Christopher Columbus on his complicated relationship with Americans
By Alejandro D Zajac
He considers himself living proof that Spaniards didn't discriminate against indigenous people.
His opinion counters that of many indigenous movements, who have a hostile attitude towards 12 October Columbus Day celebrations.
Mr Colon considers that "a purely political issue."
He believes that his ancestor is often "blamed for all the bad things that happen in certain countries" and that some Latin-American politicians use anti-Columbus sentiment to "justify all the bad situations and lack of development since the Spaniards left their countries."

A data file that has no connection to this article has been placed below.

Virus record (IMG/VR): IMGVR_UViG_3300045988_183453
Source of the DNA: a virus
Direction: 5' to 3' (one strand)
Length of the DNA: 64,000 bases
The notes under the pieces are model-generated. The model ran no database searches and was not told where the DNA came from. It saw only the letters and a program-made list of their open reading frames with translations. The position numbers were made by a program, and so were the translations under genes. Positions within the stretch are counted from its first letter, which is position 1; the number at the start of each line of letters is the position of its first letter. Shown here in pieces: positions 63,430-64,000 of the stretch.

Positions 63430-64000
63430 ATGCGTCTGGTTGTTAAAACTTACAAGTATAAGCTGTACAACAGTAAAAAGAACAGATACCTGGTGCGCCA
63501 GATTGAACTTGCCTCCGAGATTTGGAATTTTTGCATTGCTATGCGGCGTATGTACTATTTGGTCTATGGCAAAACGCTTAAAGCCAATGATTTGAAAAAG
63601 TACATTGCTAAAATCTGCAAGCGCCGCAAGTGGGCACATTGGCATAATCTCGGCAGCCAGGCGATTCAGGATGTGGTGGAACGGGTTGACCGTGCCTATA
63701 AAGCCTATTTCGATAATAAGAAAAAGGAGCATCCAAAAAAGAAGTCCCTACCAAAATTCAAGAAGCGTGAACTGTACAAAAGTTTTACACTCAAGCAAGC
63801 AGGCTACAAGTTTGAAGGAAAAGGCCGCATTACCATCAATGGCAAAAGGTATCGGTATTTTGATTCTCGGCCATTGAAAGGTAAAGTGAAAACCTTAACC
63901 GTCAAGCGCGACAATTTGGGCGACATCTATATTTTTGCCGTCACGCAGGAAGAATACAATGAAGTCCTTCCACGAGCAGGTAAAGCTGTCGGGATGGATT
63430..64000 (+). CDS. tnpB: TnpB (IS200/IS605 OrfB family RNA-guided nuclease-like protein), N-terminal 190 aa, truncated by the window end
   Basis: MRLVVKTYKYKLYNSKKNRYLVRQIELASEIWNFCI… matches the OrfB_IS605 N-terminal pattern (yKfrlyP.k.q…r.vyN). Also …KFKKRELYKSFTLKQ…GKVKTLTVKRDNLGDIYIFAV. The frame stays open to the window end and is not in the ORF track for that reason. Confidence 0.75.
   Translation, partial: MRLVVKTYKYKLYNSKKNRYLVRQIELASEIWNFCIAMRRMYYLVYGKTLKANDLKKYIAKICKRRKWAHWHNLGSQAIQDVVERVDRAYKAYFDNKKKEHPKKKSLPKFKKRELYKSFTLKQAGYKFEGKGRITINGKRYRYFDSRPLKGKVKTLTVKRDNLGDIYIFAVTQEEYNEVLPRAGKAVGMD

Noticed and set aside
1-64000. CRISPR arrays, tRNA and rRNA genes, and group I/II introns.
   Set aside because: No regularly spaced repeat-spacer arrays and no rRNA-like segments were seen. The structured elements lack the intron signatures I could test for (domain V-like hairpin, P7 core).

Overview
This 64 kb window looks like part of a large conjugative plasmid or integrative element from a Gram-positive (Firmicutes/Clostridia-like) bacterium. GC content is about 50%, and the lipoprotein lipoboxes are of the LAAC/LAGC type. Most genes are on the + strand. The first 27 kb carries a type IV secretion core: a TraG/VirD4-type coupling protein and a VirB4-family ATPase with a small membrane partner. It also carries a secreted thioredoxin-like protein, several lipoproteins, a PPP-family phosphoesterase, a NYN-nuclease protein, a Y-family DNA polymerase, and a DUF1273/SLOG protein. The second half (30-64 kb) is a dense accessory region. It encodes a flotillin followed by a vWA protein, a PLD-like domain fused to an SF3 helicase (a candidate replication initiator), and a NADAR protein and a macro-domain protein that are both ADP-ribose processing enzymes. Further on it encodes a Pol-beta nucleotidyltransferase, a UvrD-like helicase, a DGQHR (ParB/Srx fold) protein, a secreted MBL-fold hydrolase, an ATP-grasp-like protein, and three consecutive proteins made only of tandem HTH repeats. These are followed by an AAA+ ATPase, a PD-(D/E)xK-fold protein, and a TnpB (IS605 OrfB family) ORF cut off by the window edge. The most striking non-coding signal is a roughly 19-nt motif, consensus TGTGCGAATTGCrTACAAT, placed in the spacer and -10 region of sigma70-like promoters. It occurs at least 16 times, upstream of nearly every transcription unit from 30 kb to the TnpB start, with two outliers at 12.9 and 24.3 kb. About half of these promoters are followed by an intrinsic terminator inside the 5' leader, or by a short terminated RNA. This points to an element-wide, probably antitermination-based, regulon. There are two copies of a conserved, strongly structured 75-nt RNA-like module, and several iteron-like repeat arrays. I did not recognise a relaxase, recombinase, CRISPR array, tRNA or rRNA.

"Columbus was an explorer, nothing more," he says, and notes that an explorer and a conqueror are two very different things.
"Of course not all those who went [to America] were Spain's finest. They had their fair share of greed and desire to get rich," he says.
The last sentence is the only one that's even slightly true. Not all the Spaniards were greedy thieves, rapists, and killers. A few of them were probably as fine as Spaniards anywhere.
For more on Columbus, see Occupy Denver Joins Columbus Protest and Textbooks Neuter Columbus Critiques.
Below: "Cristóbal Colón in front of the replica of a ship sailed by his ancestor."